Transparency in production supply chains is the first step towards improved working conditions but it is not the solution. Brands that disclose data about the factories they use are not any better than the brands that do not. It does not mean the wages or any other working conditions are better. It just makes responsibility for labour rights abuses slightly easier to pin. Knowing the multitude of brands that a factory produces for can help brands co-operate on solutions to labour rights problems.
In 2016, nine labor and human rights organisations formed a coalition to advocate for transparency in apparel supply chains by calling for all garment and sportswear production companies to sign the Transparency pledge. The pledge is based on existing, positive industry practices. The objective is to help the garment industry reach a common minimum standard for supply chain disclosures by getting companies to publish standardized, meaningful information on all factories in the manufacturing phase of their supply chains.
There has been an encouraging increase in how transparent fashion brands are on where and how their clothes are produced. More and more brands are disclosing production locations and signing the Transparency pledge. However, there are still too many brands that refuse to do so, and even the most progressive brands still do not show their entire supply chain and hide their lack of progress on improving wages behind vague promises instead of verifiable, objective data.
What are they hiding? No brand publishes clear information on how much the workers make, or even on how (and when!) they concretely ensure that their suppliers can pay a living wage. There are many vague ‘commitments’, yet what the workers need are time-bound, measurable, enforceable steps to improve the situation. There is also an almost complete lack of information further down the supply chain, about sub-contractors, home-based workers, the workers who harvest and process raw materials and fabrics.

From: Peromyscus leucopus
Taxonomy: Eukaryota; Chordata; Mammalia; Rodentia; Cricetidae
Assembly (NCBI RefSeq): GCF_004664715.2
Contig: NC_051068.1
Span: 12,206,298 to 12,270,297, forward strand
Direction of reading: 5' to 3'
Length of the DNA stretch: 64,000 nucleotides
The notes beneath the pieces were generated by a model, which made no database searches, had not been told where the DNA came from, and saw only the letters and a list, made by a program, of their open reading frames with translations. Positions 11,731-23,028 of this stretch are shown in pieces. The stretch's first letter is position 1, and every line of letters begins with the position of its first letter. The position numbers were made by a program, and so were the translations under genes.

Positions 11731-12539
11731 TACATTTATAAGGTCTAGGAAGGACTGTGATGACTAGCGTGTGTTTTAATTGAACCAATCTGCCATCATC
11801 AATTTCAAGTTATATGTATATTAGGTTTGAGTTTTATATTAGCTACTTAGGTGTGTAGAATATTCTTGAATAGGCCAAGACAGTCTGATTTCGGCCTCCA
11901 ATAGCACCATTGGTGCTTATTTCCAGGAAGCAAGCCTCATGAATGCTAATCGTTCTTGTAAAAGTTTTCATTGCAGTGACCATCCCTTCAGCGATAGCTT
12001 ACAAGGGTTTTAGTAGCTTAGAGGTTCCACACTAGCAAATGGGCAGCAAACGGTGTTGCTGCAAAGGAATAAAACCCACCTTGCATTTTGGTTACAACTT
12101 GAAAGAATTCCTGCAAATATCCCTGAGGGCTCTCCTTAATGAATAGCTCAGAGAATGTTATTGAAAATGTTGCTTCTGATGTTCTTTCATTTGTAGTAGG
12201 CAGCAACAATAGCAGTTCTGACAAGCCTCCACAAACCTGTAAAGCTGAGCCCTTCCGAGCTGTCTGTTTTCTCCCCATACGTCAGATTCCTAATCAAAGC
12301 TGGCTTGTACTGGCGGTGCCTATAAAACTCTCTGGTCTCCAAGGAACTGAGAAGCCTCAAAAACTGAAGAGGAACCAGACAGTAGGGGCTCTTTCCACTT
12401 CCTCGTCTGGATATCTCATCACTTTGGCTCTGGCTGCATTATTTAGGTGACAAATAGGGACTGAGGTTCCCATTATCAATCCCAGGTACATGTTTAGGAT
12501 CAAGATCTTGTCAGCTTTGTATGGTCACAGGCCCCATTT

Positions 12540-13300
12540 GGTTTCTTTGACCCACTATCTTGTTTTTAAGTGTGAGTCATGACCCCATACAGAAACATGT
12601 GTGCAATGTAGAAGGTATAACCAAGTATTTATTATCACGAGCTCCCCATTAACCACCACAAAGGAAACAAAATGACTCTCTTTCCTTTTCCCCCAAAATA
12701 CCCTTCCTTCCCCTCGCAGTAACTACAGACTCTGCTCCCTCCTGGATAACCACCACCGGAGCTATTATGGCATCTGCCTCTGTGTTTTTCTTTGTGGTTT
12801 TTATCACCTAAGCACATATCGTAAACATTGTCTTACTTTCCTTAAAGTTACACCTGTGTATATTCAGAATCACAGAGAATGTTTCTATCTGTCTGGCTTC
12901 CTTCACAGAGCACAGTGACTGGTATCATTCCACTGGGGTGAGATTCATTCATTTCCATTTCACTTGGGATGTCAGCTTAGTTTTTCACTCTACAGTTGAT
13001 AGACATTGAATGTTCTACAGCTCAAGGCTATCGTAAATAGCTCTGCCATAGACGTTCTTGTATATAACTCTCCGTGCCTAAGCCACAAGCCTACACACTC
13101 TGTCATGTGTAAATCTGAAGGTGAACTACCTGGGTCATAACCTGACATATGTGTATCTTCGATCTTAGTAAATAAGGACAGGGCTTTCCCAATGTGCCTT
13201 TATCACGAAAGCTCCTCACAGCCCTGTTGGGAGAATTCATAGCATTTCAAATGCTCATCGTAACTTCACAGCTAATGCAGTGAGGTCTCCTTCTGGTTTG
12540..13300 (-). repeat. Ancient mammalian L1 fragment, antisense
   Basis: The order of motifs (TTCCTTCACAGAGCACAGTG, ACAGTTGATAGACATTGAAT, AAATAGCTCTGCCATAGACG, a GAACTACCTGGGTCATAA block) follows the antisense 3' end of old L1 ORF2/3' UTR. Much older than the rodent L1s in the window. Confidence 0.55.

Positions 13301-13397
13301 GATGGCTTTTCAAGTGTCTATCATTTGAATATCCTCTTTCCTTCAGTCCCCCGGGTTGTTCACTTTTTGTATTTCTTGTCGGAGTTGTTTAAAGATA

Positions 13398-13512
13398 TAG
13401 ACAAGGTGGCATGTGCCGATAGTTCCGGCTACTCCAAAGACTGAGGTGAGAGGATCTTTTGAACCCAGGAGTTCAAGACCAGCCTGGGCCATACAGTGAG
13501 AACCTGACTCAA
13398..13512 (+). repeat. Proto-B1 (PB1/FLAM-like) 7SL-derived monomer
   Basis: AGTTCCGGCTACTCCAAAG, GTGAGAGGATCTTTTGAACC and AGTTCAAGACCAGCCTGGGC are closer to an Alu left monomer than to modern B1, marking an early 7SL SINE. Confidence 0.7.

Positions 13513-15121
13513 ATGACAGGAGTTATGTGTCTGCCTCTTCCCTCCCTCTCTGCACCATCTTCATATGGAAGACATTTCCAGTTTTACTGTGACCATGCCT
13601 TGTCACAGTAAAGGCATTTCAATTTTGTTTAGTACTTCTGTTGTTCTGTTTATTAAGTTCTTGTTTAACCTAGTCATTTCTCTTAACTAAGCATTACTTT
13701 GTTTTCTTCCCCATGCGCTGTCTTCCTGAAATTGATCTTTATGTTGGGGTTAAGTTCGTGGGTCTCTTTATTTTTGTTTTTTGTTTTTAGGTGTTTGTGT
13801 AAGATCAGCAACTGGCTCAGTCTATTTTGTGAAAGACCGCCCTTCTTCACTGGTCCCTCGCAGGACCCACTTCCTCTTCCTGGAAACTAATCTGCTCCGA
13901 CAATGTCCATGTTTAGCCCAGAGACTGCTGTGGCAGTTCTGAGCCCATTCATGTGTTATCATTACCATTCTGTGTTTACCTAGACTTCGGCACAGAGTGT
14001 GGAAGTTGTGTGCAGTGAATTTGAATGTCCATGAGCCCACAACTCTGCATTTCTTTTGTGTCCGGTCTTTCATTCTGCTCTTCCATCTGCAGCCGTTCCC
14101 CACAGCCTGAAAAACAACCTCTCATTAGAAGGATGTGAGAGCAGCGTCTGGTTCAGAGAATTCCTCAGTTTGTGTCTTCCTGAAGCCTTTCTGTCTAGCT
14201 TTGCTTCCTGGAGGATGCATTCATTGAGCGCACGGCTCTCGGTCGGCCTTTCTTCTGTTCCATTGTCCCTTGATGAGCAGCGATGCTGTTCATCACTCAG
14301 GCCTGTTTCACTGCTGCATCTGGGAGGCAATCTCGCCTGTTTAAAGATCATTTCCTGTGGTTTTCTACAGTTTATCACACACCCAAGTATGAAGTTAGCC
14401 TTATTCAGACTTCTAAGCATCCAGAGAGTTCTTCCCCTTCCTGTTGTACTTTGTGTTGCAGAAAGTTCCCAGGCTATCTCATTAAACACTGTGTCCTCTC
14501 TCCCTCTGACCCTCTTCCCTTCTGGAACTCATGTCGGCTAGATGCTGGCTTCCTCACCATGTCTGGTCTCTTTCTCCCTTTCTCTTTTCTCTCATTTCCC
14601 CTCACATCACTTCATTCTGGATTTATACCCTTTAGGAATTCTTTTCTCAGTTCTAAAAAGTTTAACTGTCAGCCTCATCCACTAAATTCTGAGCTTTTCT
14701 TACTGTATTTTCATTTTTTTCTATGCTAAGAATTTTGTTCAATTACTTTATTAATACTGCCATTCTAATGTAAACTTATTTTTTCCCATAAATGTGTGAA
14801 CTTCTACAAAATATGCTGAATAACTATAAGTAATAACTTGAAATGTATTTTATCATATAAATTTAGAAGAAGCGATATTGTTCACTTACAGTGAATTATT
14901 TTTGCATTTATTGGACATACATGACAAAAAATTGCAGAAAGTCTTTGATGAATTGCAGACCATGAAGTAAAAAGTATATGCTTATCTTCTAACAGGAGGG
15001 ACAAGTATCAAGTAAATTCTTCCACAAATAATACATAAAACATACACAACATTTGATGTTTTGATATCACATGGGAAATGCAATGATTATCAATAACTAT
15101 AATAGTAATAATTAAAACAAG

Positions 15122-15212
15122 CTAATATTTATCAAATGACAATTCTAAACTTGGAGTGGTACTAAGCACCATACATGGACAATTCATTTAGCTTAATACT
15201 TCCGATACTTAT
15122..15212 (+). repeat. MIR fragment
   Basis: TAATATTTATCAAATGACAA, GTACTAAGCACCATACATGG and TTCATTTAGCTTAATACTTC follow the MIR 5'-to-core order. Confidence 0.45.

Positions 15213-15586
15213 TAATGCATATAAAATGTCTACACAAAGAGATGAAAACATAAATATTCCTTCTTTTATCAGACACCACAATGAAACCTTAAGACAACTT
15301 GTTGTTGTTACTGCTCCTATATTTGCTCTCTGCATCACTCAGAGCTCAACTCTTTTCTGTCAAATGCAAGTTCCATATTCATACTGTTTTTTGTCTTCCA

We’re demanding that brands do better: show how you are working towards a living wage, and make that information public. We also demand that policy makers create a level playing field: at least a minimal amount of transparency should be mandatory for all brands, upon which the brands can of course improve. That is the only way that companies can do their due diligence, and in the longer run the only way they can keep the trust of consumers.
Going beyond the pledge
Since the birth of the pledge supply chain transparency in the apparel industry has grown tremendously. Dozens of companies now publish the names, addresses, and other details of supplier factories. But this is only a starting point. Clothing brands that are serious about ethical supply chains can and should do more. A handful of companies have begun to disclose parts of their supply chain beyond tier-1, including information about the production of raw materials. But the transparency pledge is a floor not a ceiling. To foster the conditions necessary for change in the garment industry, brands need to be collecting more data about the factories in their supply chain.
The bottom of the supply chain
We want brands to ask suppliers where the women are, where are the migrants and what are the lowest wages. This will give a much clearer picture of the power imbalance in their supply chain which is the first step to making improvements.
We want brands to ask suppliers if their factories have unions or worker committees. Most of the time we have no idea if the people making our clothes have a voice. We want more information on who has power in the supply chain.
We want brands to release the data about their supply chain in a format that is useful and readable. It should be standard to supply machine readable information on all production units and processing facilities. Brands need to provide downloadable CSV or JSON data.
Transparency for the Consumer
We want governments to increase the transparency of products to empower citizens to make informed choices about their purchases. We want to expand the type of information on the labels of textile products to include information on the manufacturer. We also want to improve the social and sustainability criteria of the EU Ecolabel to reflect wage abuses.
More info about our transparency campaign.